Sooo.... to make shakshuka for dinner...

I thinly slice some onions, then crush and slice a goodly amount of garlic:

I also slice three bell peppers into thin strips, and get it all ready while the cumin seeds gently fried:

 Some handfuls of fresh cilantro and parsley joined chopped tomatoes:

After the onions and peppers had fried for a while, the tomatoes and herbs joined them:

And with a medley of spices and sugar, melded together into a sloppy, yummy whole:

But the fun is not over -- chopped up hard feta and more parsley are awaiting their turn to serve:

I make little holes in the vegetable stew and break five eggs, one into each hole, letting them poach in the covered pan:

It all gets doctored up with the feta and parsley:

...and served with some leftover bread and a selection of hot sauces:

Just to keep this from being too culturally authentic, I try sprinkling on both Tapatío, brought over from the States, and some piri piri that was hanging out in the kitchen. Both were good!


  • 1 1/2 cups onion slices (about two small onions)
  • 5 garlic cloves, crushed and sliced
  • 1 tablespoon cumin seeds
  • 1 cup parsley, roughly chopped
  • 1/2 cup cilantro, roughly chopped
  • 2 cups tomatoes, fresh or canned, chopped small
  • 1 each red, yellow, and orange bell peppers, sliced into 1/4" slices
  • 1 tablespoon thyme
  • pinch Turkish saffron
  • pinch crushed red pepper
  • pinch sweet paprika
  • pinch hot paprika
  • 1 teaspoon harissa powder
  • 1 teaspoon sugar
  • 5 eggs
  • 1 cup feta, cubed or crumbled
  • 3 tablespoons olive oil
Cooking Directions
  1. Put a large frying pan on medium heat, and dry roast the cumin seeds until they are fragrant.
  2. Add the olive oil, heat, and throw in the onion and garlic slices. Gently fry them, stirring, until they are translucent.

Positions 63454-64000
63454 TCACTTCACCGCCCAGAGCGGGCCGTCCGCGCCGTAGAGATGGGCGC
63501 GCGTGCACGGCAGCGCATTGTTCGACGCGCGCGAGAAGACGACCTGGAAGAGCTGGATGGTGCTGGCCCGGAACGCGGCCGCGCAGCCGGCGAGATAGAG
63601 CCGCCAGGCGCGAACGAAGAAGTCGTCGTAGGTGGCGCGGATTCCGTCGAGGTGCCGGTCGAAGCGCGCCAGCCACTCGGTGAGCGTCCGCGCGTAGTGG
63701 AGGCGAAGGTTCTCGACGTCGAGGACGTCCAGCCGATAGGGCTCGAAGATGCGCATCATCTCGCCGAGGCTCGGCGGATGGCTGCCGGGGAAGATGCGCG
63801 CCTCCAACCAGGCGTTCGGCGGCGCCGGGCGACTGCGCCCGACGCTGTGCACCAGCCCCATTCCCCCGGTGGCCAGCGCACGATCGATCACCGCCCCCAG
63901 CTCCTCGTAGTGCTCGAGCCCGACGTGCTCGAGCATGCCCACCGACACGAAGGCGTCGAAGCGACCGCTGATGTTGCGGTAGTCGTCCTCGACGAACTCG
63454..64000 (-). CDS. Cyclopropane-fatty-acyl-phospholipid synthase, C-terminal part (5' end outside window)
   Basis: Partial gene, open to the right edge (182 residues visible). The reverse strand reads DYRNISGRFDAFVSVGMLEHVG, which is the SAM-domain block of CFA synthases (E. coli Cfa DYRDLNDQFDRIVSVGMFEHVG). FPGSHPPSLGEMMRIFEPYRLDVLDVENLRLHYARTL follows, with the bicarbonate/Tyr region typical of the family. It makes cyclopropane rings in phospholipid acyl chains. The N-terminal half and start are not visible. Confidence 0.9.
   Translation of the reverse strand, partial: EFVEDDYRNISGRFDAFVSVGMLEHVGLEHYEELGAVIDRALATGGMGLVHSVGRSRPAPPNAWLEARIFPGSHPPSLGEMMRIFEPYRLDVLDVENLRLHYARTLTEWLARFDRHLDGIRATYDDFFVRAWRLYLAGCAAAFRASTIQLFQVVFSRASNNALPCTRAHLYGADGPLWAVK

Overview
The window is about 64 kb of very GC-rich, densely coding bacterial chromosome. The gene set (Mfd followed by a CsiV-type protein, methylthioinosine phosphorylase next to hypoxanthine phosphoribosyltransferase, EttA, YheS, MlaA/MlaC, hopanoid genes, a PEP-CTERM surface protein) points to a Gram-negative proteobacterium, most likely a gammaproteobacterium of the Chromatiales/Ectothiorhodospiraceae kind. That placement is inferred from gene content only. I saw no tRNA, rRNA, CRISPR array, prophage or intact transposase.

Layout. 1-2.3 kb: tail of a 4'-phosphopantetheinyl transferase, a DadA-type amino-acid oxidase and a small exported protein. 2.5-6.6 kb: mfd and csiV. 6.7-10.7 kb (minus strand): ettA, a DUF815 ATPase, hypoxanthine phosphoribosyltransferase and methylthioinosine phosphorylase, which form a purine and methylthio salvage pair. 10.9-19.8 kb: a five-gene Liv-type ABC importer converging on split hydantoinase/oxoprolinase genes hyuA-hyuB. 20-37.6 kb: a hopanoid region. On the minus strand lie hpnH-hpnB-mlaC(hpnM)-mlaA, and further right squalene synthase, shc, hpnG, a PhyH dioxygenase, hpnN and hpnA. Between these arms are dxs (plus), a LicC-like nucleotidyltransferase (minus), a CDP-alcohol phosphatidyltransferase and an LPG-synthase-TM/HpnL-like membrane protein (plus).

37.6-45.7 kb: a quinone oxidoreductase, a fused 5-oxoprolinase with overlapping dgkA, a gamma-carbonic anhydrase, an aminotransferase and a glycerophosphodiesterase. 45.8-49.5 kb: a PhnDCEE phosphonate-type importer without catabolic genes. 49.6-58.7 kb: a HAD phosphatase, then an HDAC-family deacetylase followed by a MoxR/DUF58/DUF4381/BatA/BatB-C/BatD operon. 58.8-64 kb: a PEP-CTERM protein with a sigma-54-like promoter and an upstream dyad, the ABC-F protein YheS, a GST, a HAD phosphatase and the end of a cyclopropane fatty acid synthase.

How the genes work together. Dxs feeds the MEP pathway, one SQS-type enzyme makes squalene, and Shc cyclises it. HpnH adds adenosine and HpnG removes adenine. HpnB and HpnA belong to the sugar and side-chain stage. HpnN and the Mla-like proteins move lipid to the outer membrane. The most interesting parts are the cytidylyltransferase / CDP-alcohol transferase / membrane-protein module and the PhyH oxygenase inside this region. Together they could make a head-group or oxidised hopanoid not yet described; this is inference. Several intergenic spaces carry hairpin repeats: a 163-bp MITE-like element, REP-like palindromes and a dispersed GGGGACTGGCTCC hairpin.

3. Put in the bell pepper slices and turn up the heat. Fry for about 10 minutes until they get soft.
  4. Add the chopped tomato, the cilantro, half (1/2 cup) of the chopped parsley, and the sugar. Stir well.
  5. Now comes the fun: add all the other spices, improvising the taste as you go. The list I gave is just a suggestion. You might find yourself inspired to add more or less or different spices.
  6. Cover the pan, turn the heat down to medium, and cook the whole thing for another 10 to 15 minutes, until the tomatoes break down into a sauce.
  7. Using a spoon, make some dips in the mixture, and break an egg into each of them. Cover again, and let the eggs poach to the level of hardness you like.
  8. Take the pan off the heat, throw on the crumbled feta and the rest of the chopped parsley, bring to the table and serve!


Crafty C said...

This is one of my favorite dishes - and yours looks fabulous!

I agree with you on the slick photos on a lot of food blogs. What I really don't like is 3 or 4 photos in a row of the exact same set-up of the finished product only from slightly different angles. It's so silly!

I occasionally post recipes on my blog and the photos look pretty much like yours - but it's ok by me.

Thanks for posting this!

i said...

Thanks, Carol!

I looked at your blog, and I see you also tend to describe technique and possibilities rather than a strict recipe. I'm trying to put down more printable recipes because I think people often like them, but I don't really cook that way. I actually feel more liberated by knowing what I could sub, what spices are options, what I can add, and so on.

Me said...

i see nothing wrong with your pictures.... and that sounds weird and delicious. Could I use mushrooms too?

i said...

I found a number of recipes online with mushrooms, so I think yes! I had given some thought to it myself, as I had mushrooms in the fridge, but decided to leave them out. As it was, it was a bit too much for us, but I finished everything off. This is why I am gaining so much weight.